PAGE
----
Sunday, September 16, 2007

Believe In What You Think You See

Mario Bava fans, does this place look familiar?

During my audio commentary for Bava's LISA AND THE DEVIL, to be released on October 23 as part of the MARIO BAVA COLLECTION VOLUME 2, I note -- as Lisa (Elke Sommer) exits the antiques shop and gets lost in a series of backstreets -- that some of the locations recall the labyrinthine passages of Karmingen, the fictional village where KILL, BABY... KILL! (1966) takes place. In his audio commentary for THE HOUSE OF EXORCISM, producer Alfredo Leone remarks that all of these early scenes were filmed in Toledo, Spain, where the mural of the Devil carrying away the dead is seen by Lisa's tour group.

On the basis of Alfredo's remarks, I scrapped from my book manuscript (to the best of my knowledge) any reference I had once made to the possibility that some of these set-ups might have been filmed in Faleria, the ancient Italian village where KILL, BABY... KILL! was made. As I recorded my commentary, I couldn't resist adding a mention of the similarity, and after watching the film again on my preview disc, I was driven to pull out the two films and look for shared points of compass.

The above shot is a frame grab of one such supposedly Spanish location from LISA that has always jogged a little KILL, BABY... KILL! muscle in my brain. Now, compare it with the following shot:

This is a fairly famous image from KILL, BABY... KILL! featuring Giacomo Rossi-Stuart and Erika Blanc. The location is obviously the same, albeit with Bava's peerless knack for atmosphere applied to it, making every shadow pregnant with the unseen presence of the ball-bouncing spectre Melissa Graps. We know for a fact that KILL, BABY... KILL! was not shot in Spain.
Here is Elke Sommer, passing through the same location in LISA AND THE DEVIL, filmed seven years later. Not in the nearly 30 years I've been acquainted with both films have I ever consciously matched the location shared by these two shots.

And here is Lamberto Bava revisiting Faleria more than 30 years after LISA AND THE DEVIL, in David Gregory's "Kill, Bava, Kill!" featurette -- intended for release on Dark Sky Films' regrettably withdrawn KILL, BABY... KILL! DVD. I rather prefer that stone wall with the green moss clinging to it, don't you?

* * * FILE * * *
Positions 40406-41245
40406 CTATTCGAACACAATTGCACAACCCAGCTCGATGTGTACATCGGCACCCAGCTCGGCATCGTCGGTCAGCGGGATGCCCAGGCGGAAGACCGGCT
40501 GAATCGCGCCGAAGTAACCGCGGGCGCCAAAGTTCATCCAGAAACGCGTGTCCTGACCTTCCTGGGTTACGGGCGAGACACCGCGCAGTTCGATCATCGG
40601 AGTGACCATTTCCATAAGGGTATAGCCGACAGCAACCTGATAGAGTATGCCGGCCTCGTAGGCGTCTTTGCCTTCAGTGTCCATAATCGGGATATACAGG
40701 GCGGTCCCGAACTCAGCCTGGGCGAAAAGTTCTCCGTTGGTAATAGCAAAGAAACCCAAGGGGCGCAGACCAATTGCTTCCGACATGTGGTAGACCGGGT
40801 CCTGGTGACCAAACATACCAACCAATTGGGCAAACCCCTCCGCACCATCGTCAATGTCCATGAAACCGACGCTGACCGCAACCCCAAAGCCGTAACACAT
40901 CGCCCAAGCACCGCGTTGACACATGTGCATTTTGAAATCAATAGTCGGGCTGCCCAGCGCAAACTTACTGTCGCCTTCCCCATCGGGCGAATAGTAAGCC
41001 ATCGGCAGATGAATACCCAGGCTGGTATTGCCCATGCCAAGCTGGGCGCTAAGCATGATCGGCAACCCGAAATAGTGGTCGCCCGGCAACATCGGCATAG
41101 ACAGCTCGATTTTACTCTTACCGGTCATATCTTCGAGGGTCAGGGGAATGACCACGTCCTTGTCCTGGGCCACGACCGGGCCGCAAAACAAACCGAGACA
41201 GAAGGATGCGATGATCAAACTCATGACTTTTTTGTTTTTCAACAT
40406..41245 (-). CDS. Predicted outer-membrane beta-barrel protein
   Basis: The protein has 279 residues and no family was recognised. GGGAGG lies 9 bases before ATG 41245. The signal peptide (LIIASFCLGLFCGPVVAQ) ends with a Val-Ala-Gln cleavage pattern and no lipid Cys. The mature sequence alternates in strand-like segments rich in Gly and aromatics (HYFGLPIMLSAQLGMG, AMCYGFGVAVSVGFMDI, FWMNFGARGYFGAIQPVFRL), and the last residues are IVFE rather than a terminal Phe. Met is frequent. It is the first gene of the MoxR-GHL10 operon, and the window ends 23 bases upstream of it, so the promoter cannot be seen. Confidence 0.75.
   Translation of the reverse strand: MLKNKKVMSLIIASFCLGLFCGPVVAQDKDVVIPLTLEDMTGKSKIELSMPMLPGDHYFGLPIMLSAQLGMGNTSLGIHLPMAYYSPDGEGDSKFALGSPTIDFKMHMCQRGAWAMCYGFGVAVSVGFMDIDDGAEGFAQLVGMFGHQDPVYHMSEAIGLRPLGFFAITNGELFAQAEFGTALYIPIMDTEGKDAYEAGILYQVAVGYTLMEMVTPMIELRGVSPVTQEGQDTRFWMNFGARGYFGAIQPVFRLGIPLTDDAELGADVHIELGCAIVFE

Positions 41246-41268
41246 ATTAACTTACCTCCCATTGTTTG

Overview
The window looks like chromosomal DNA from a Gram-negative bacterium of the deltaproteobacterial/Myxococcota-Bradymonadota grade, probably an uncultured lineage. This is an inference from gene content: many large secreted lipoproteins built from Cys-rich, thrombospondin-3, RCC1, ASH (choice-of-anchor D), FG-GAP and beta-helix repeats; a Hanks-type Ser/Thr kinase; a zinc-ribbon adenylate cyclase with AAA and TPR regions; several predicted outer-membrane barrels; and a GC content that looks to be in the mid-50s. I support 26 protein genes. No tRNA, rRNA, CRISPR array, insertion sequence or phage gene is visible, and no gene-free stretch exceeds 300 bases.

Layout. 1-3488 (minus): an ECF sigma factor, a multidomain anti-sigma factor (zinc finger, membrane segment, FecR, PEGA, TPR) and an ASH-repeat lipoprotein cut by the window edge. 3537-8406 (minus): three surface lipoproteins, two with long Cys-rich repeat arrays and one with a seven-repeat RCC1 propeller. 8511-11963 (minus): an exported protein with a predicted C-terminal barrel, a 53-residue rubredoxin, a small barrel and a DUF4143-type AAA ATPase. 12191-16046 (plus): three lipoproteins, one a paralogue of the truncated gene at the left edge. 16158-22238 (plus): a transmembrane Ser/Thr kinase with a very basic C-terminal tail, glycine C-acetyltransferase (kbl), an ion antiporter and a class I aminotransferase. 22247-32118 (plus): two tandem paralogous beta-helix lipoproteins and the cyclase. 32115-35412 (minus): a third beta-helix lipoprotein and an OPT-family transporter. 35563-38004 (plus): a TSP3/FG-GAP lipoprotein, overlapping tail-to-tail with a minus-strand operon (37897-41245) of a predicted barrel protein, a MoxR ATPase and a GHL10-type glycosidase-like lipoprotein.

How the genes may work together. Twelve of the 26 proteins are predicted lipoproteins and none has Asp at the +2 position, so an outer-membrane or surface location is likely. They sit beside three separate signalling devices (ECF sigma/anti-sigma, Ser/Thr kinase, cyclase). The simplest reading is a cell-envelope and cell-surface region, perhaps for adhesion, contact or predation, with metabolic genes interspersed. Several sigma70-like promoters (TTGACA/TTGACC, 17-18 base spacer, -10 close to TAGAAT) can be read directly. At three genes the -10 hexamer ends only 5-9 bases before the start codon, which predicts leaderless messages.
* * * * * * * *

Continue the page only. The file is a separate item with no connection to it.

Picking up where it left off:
Also in LISA AND THE DEVIL I found this shot, which is another setting I felt I had seen more recently. It turns out it was also photographed in Faleria, on the street outside their San Giuliano L'Ospitaliero Church. This particular set-up doesn't appear in KILL, BABY... KILL!, at least to the best of my notice, but the church's bell tower memorably does.

Finally, here's Lamberto Bava again, rediscovering the location in the David Gregory featurette. He notes, a few moments later, that the crew of KILL, BABY... KILL! used to take their meals on the steps outside that church on the very cold evenings of the production.

Certainly, I'm not blaming Alfredo for not remembering a little side trip to Faleria during the making of LISA AND THE DEVIL thirty-some years ago. How could I, when these shared locations weren't obvious to me after countless viewings of both films over a period of decades? Also, as you can see, there's a world of difference in how these locations can look in different times of day and also over the years.

The confirmation of recurring Faleria settings in LISA AND THE DEVIL is actually significant, because the film originated from a screenplay co-authored by Roberto Natale and Romano Migliorini, the authors of KILL, BABY... KILL! After finally confirming the logistical connection I long intuited between the two films with these screen grabs, my imagination began to accelerate and still more connections between the two films began to suggest themselves. The Baroness Graps (played by Giovanna Galletti) dies at the end of KILL, BABY... KILL! and the Contessa (played by Alida Valli) in LISA AND THE DEVIL is blind and dies differently... but are they not, in some inexplicable way, the same character? They look and dress much the same, and both are noblewomen who never leave their morbid, secluded villas. Is the Contessa's "shrine of death" villa not an echo of Villa Graps? Are not both women doomed by their unhealthy attachment to their children? And, as I ask in my LISA commentary -- in the movie's closing minutes, as Lisa emerges as a ghost from the ruins of the villa with a ball in her hand -- might not Lisa be short for... Melissa?

These are discoveries and ideas that didn't occur to me until long after finishing my book, so I am evidently still learning about my subject, even after writing close to 800,000 words. I can assure you that you'll learn some new things about LISA AND THE DEVIL from my audio commentary for the DVD, even if you've read my chapter on the film in MARIO BAVA ALL THE COLORS OF THE DARK... and vice versa. But it's only now that I have confirmed for myself this spatial relationship between the two films, and I'm glad to have an additional venue like Video WatchBlog, where I can share these eurekas with like-minded folk immediately.


  1. Anonymous11:55 PM

    Great observation on Melissa and Lisa possibly being linked. Now I'll have to watch the movies again!

    BTW, How come some posters of Kill Baby Kill have 'Metro Goldwyn Mayer Presents' written on them? as far as I know MGM did not distribute that movie.

  2. That was a domestic release for Spanish language markets. Some of the posters are in English, but some also carry the title MATA, BEBE, MATA!


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